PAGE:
Why I got it: There is little I love more than idiosyncratic short stories.

The Star Side of Bird Hill by Naomi Jackson
How I got it: Netgalley e-ARC
Why I got it: Honestly, I'm a little burned out on YA lately. I've been wanting some heavier, more refined, subtler reads.
Neverland by Shari Arnold
How I got it: Netgalley e-ARC
Why I got it: The cover drew me in. Plus, it's a re-imagining of Peter Pan!

Barry Goupe: In the Midst of Lies by Sean P. McClure
How I got it: The author reached out to me and sent me an e-ARC.
Why I got it: Being a self-published author is tough, and I'm still keeping with my resolution to get over my prejudice against self-pubbed books.

Let’s Eat Ramen and Other Doujinshi Short Stories by Nagumo and Aji-Ichi
How I got it: Netgalley e-ARC
Why I got it: Doujinshi is, from what I understand, independently published manga. Like, manga for manga-creators. Zines of the manga world. I'm so in.

Shadow Show: Stories in Celebration of Ray Bradbury by Neil Gaiman and friends
How I got it: Netgalley e-ARC
Why I got it: Ray Brabury? Neil Gaiman? Graphic novel? No need to say more.

Low, vol. 1: The Delirium of Hope by Rick Remender and Greg Tocchini
How I got it: Netgalley e-ARC
Why I got it: Basically I love anything about the ocean, and the illustrations looked totally gorgeous (which they are, btw).

Twisted Dark, vol. 1 by Neil Gibson
How I got it: Netgalley e-ARC
Why I got it: This is a bunch of interconnected short stories that promised to be dark and...twisted.

Wayward, vol. 1: String Theory by Jim Zub, Steven Cummings, and John Rauch
How I got it: Netgalley e-ARC
Why I got it: It reminded me of a Miyazaki film, and boy was I right. A must-read if you like Miyazaki.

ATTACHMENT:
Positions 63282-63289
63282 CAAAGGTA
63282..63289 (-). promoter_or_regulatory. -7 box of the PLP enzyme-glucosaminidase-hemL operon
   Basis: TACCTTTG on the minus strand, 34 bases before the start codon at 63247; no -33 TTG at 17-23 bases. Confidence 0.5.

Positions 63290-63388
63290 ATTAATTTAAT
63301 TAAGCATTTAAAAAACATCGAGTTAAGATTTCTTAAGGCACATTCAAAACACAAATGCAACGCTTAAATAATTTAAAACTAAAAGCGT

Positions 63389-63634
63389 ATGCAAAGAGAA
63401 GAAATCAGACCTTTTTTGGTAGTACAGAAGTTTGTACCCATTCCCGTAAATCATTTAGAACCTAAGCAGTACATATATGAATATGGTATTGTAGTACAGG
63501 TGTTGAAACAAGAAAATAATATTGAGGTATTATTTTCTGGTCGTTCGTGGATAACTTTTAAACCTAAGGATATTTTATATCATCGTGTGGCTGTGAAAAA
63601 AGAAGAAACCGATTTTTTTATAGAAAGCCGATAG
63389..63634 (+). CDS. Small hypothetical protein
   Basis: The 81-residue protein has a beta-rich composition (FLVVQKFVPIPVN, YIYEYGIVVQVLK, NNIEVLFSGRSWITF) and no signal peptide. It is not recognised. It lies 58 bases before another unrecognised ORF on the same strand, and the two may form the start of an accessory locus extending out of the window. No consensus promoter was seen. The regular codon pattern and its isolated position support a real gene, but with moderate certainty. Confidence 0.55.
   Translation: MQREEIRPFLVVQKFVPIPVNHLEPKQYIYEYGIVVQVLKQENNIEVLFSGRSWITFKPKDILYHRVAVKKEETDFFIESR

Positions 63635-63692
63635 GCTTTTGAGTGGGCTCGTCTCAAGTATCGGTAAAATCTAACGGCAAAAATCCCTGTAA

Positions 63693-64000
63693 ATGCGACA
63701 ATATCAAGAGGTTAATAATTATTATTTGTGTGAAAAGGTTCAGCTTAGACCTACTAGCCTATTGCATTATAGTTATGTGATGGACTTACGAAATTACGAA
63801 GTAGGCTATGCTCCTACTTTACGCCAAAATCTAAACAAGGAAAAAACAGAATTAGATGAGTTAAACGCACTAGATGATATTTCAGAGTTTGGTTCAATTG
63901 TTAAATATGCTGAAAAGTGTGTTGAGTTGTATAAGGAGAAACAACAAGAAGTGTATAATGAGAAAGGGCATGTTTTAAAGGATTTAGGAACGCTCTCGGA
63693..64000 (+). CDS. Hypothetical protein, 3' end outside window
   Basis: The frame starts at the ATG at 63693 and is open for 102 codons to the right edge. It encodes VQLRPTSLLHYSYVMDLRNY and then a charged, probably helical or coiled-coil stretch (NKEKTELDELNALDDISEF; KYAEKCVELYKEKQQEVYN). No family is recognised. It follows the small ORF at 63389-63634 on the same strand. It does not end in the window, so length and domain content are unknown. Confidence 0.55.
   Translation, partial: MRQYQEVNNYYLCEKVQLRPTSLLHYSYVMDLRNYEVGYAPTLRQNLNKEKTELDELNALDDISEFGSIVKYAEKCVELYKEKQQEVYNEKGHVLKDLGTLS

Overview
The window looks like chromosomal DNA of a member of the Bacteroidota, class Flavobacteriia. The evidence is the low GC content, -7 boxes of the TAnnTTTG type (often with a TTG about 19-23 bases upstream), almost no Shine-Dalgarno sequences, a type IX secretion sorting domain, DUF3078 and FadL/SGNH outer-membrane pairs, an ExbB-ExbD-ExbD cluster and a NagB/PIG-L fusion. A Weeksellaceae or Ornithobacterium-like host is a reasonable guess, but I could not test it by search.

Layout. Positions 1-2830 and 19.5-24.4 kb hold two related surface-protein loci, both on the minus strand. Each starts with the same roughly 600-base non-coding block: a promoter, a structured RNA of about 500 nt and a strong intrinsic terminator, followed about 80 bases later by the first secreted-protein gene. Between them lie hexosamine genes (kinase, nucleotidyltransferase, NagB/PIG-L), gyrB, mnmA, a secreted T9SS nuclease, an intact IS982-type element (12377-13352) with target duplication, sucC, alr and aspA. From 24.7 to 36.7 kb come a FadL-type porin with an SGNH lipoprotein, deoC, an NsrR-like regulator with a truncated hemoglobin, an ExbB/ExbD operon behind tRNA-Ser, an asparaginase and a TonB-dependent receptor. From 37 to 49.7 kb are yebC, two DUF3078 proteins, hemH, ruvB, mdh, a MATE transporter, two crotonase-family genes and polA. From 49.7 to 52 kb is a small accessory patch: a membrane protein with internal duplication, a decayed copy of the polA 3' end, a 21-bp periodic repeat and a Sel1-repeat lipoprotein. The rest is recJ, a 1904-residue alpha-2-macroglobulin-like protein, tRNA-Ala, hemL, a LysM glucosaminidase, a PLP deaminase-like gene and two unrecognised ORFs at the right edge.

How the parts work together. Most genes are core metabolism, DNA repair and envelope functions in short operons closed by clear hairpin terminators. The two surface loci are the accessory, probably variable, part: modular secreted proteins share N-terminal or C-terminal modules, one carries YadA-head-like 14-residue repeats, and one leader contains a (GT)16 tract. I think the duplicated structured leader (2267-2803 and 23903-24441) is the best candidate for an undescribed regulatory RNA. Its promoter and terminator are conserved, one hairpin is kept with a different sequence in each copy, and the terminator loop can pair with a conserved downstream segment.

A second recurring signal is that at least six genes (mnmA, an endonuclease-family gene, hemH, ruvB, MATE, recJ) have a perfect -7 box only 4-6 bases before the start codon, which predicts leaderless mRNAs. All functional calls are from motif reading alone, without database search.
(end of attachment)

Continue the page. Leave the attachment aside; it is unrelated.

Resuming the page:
Did you read any good books that I should add to my stack in May?

3 Graphic Novel Mini-Reviews

Saturday is Free Comic Book Day! (Pss… Check here to see who nearby is participating.) Yeah yeah I know the difference between graphic novels and comic books, BUT in honor of illustrated story telling, here are some graphic novels I read recently!

Low, Vol 1: The Delirium of Hope by Rick Remender
In the future, the sun is on the verge of death and its solar rays are out of control. Humans live in underwater colonies to be protected from the sun, but the air supply is going sour and one ridiculously optimistic woman believes she has a way to save humanity… and her family. Full-color, richly illustrative, of course I love the way that undersea animals have evolved into beautiful scary creatures.
For fans of: metaphysics (the plot revolves around if positive thinking determines reality), dystopias, light sci-fi

Wayward, Vol 1: String Theory by Jim Zub, Steven Cummings, John Rauch
A teenage girl who grew up in Ireland moves in with her Japanese mom in Tokyo. She discovers she has supernatural powers to see things that other can’t. The infusion of Japanese mythology, full-color beautiful art, realistic Tokyo scenes, and interesting characters was fantastic.
For fans of: Miyazaki’s Spirited Away, contemporary stories based in Japan but not manga per se.

Twisted Dark, Volume 1 by Neil Gibson
A collection of dark short stories which feature recurring characters (if you can spot them!). The art styles vary and the plots are all totally different. The writing is pretty straightforward, but it’s interesting. I was most interested in the story about human slavery in the United Arab Emirates, because I used to live there. It was extremely accurate of what really happens, and the illustrations were so realistic that I could recognize specific parts of the city.
For fans of: text-reliant graphic novels, Alan Moore